Less social adaptive personality traits are commonly observed in different forms of dementia, including Alzheimer’s disease, behavioral variant frontotemporal dementia, vascular dementia, and Lewy body diseases. It is likely that these personality traits are a manifestation of the disease, as supported by evidence from “present-time,” retrospective, and clinicopathological studies. The trait neuroticism seems to be an exception and may be a risk factor for the development of dementia. This relationship might be mediated by the influence of neurotic behavior on behavior and lifestyle or by longstanding stress that could lead to atrophy of the medial temporal lobe-a brain structure important for learning and memory. Because many dementing disorders have a long preclinical stage in which brain pathology is present but cognitive function is still unimpaired, future studies on personality as a risk factor for dementia should preferably start at middle age and have a follow-up of at least 20 years. In addition, the relation between personality changes and dementing disorders should be investigated in longitudinal studies using biomarkers for neurodegeneration such as amyloid or tau pathology as an outcome.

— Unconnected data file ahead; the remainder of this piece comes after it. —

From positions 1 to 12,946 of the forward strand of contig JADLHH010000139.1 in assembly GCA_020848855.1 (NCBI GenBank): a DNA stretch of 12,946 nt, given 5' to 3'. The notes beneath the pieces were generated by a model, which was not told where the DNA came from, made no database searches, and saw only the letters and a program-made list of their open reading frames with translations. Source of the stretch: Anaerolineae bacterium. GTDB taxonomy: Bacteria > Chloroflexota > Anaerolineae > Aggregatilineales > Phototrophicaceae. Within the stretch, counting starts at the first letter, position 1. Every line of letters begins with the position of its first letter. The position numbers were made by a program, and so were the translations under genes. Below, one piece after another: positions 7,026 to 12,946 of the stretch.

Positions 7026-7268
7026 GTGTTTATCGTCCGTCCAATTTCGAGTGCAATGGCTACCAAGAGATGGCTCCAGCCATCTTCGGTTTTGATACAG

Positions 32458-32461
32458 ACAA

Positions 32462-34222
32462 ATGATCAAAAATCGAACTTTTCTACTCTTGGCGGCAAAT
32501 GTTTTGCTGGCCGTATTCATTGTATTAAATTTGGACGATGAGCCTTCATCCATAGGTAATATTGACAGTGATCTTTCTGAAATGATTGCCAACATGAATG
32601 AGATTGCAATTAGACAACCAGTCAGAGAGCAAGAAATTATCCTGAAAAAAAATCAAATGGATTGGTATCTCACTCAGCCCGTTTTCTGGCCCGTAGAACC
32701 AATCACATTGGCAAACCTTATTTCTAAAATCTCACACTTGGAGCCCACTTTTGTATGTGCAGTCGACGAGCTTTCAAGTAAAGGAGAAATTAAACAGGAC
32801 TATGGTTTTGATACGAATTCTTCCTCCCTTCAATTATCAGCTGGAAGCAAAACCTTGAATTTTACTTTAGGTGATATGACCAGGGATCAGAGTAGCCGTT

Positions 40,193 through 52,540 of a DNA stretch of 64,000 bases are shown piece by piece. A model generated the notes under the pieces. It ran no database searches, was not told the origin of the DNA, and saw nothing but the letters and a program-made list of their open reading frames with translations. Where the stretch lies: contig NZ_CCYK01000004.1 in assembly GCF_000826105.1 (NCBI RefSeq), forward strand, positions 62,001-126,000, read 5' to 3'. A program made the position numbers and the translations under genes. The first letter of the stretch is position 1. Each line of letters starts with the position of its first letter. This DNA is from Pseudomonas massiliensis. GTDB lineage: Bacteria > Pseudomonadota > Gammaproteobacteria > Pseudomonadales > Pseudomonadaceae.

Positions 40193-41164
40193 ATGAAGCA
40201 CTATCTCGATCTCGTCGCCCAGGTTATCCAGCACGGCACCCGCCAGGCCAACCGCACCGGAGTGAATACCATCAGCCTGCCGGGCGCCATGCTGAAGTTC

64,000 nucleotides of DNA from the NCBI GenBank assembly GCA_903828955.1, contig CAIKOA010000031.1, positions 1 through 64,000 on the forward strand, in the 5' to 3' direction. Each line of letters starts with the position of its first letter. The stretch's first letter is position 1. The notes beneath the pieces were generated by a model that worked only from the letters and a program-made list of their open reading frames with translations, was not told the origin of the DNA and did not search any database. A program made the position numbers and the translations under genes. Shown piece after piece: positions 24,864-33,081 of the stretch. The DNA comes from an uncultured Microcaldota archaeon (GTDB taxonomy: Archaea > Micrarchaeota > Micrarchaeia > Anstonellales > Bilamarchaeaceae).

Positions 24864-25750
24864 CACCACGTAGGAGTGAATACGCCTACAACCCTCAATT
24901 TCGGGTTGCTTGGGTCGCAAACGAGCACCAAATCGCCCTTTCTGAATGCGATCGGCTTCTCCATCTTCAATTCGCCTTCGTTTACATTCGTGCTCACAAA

|Title of host publication||Personality and Disease|
|Subtitle of host publication||Scientific Proof vs. Wishful Thinking|
|Number of pages||28|
|Publication status||Published - 1 Jan 2018|